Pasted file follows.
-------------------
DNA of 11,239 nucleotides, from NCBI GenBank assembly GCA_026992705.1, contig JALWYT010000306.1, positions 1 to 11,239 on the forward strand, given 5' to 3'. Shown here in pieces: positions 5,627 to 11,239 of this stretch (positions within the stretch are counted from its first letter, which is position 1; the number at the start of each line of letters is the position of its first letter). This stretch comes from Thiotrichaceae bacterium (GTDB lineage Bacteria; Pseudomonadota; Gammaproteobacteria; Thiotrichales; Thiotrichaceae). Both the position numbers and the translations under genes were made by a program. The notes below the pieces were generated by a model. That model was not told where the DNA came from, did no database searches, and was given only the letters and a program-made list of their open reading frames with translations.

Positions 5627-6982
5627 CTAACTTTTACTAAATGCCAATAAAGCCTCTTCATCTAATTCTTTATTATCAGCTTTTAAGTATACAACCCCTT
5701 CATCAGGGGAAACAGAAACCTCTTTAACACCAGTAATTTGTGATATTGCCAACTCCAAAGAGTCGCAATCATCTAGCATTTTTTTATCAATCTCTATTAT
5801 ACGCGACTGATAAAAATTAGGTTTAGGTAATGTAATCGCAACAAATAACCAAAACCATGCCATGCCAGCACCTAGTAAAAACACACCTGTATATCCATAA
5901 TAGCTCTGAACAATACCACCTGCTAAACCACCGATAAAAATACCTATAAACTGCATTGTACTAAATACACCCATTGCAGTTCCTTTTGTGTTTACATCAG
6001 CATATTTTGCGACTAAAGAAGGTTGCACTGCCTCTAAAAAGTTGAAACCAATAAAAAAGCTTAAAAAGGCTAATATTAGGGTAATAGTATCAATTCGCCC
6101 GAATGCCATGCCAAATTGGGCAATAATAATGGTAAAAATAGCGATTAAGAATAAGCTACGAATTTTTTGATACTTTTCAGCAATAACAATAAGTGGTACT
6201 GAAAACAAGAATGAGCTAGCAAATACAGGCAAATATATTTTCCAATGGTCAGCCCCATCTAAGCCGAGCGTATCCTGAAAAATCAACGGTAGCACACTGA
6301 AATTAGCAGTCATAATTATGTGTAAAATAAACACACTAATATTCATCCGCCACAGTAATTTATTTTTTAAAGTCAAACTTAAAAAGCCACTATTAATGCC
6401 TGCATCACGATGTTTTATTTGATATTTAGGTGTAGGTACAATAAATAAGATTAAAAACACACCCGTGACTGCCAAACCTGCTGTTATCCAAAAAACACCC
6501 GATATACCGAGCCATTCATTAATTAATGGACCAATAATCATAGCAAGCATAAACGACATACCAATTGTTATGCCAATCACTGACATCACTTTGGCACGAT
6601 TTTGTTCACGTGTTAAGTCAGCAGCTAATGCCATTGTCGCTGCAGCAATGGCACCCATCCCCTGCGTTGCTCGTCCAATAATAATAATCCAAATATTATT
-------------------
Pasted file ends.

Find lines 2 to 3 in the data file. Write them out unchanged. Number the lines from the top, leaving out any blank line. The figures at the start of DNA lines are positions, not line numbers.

Positions 5627-6982
5627 CTAACTTTTACTAAATGCCAATAAAGCCTCTTCATCTAATTCTTTATTATCAGCTTTTAAGTATACAACCCCTT